Tuesday, July 6, 2010

Convert PLINK output to CSV Revisited

A while back, Stephen wrote a very nice post about converting PLINK output to a CSV file. If you are like me, you have used this a thousand times -- enough to get tired of typing lots of SED commands.

I just crafted a little BASH script that accomplishes the same effect with a single easy to type command. Insert the following text into your .bashrc file. This file is generally hidden in your UNIX home directory (you can see it if you type 'ls -al').

This version converts the infile to a tab-delimited output.

function cleanplink
{
sed -r 's/\s+/\t/g' $1 | sed -r 's/^\t//g' | sed -r 's/NA/\\N/g' > $1.txt
}

And this version converts to a CSV file.


function cleanplink
{
sed -r 's/\s+/,/g' $1 | sed -r 's/^,//g' | sed -r 's/NA/\\N/g' > $1.csv
}


I also converted the "NA" to a Null value for easy loading into MySQL, however you can remove that bit if you'd like:

function cleanplink
{
sed -r 's/\s+/,/g' $1 | sed -r 's/^,//g' > $1.csv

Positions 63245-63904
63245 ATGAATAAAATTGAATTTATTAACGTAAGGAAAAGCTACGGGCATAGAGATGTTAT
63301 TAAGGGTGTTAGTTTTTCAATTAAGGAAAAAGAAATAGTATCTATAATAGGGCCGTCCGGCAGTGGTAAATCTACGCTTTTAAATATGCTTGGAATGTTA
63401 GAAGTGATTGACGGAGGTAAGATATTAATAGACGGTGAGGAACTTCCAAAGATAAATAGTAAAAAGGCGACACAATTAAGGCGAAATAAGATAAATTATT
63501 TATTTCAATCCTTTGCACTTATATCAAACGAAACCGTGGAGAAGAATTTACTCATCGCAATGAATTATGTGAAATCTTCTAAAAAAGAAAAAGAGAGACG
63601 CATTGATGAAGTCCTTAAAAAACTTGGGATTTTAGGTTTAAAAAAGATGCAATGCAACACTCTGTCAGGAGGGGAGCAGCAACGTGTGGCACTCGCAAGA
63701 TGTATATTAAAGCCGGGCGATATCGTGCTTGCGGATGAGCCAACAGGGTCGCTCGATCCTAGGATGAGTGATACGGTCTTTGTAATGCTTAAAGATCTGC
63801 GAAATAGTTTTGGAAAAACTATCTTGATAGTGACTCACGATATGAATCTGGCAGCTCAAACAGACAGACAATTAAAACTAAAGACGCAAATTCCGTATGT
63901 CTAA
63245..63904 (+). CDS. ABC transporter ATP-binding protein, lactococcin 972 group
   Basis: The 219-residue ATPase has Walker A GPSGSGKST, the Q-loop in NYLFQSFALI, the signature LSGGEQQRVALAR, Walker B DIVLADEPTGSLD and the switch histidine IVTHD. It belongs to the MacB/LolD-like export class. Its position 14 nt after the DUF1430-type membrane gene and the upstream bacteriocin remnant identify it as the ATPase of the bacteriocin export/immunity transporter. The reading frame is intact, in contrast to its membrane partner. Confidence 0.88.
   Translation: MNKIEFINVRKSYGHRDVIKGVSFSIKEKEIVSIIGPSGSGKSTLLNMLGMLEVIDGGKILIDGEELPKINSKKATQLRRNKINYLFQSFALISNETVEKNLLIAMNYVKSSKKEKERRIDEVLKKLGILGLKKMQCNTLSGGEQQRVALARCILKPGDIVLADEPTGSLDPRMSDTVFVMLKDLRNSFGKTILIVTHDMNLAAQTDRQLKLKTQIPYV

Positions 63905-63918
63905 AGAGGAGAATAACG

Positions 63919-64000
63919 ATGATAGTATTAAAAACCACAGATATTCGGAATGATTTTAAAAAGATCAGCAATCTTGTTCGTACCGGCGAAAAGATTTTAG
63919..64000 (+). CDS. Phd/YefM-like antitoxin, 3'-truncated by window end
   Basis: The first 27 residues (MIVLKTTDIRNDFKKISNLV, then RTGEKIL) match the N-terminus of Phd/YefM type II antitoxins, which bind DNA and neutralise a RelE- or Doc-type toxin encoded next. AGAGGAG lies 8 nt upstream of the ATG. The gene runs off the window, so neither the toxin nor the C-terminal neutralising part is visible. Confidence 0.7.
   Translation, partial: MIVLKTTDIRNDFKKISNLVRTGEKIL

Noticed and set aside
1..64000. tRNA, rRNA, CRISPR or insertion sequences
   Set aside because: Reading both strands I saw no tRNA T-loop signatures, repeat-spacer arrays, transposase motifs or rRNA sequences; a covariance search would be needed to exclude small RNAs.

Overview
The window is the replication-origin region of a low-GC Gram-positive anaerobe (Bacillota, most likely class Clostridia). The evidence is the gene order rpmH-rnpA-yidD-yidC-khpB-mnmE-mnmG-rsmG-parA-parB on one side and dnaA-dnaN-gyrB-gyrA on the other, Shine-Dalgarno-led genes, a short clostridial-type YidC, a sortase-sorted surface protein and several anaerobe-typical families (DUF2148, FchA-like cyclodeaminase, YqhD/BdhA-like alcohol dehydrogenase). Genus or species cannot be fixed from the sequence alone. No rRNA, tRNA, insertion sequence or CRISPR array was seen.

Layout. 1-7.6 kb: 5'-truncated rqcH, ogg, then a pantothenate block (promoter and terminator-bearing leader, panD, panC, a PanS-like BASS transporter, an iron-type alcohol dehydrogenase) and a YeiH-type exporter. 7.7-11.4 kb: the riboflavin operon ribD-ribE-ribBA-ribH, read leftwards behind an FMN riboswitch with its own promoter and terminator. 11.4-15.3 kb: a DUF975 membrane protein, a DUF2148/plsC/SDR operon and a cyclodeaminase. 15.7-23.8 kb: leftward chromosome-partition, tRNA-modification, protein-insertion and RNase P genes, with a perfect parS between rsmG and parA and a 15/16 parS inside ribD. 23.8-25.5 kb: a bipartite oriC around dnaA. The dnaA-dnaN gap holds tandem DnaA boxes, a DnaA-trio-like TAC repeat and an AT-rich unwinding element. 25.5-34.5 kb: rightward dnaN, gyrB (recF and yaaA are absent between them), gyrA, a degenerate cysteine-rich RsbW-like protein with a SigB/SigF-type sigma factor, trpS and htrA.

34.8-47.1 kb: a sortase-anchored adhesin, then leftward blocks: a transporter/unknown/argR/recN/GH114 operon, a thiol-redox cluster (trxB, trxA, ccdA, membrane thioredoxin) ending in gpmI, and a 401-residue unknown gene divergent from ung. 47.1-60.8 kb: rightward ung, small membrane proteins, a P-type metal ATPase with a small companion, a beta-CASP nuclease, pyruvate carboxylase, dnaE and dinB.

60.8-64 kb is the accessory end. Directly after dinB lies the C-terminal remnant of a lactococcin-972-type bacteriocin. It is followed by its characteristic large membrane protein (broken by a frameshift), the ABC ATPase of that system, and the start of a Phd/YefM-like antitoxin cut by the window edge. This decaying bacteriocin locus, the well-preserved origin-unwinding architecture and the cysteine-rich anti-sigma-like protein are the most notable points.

}


You use this function as follows:

bush@queso:~$ cleanplink plinkresults.assoc

and it produces a file with the same name, but with a ".csv" or a ".txt" on the end.

5 comments:

  1. Thank you - I always enjoy it so much learning from my favourite blog things I need in my work!

    If it is about importing plink fixed-width-output-files directly into R (without editing the output file before), I simply use the command
    read.table() including the two parameters sep="", strip.white=T

    Greetings! Holger

    ReplyDelete
  2. Thanks Holger. read.table() works just fine for the default PLINK output, but trying to load variable space delimited files into a MySQL database, or even for opening up small output files in excel, it can be very useful to have the output comma delimited. Glad you enjoy reading GGD!

    ReplyDelete
  3. First of all, thank you guys so much for doing this!

    And a stupid question, how one does the conversion in Windows. Also, how to view the .assoc files

    ReplyDelete
  4. Yauheniya: I use perl to do what Will showed you how to do here. I'll post this week how to do this conversion using perl, which will work on windows.

    ReplyDelete
  5. You can also combine the two sed command without having to pipe the output.
    From this:
    sed -r 's/\s+/,/g' $1 | sed -r 's/^,//g' > $1.csv
    to this:
    sed -r 's/\s+/,/g;s/^,//g' $1 > $1.csv

    It might be faster, at least save some typing.

    ReplyDelete

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Getting Genetics Done by Stephen Turner is licensed under a Creative Commons Attribution-NonCommercial 3.0 Unported License.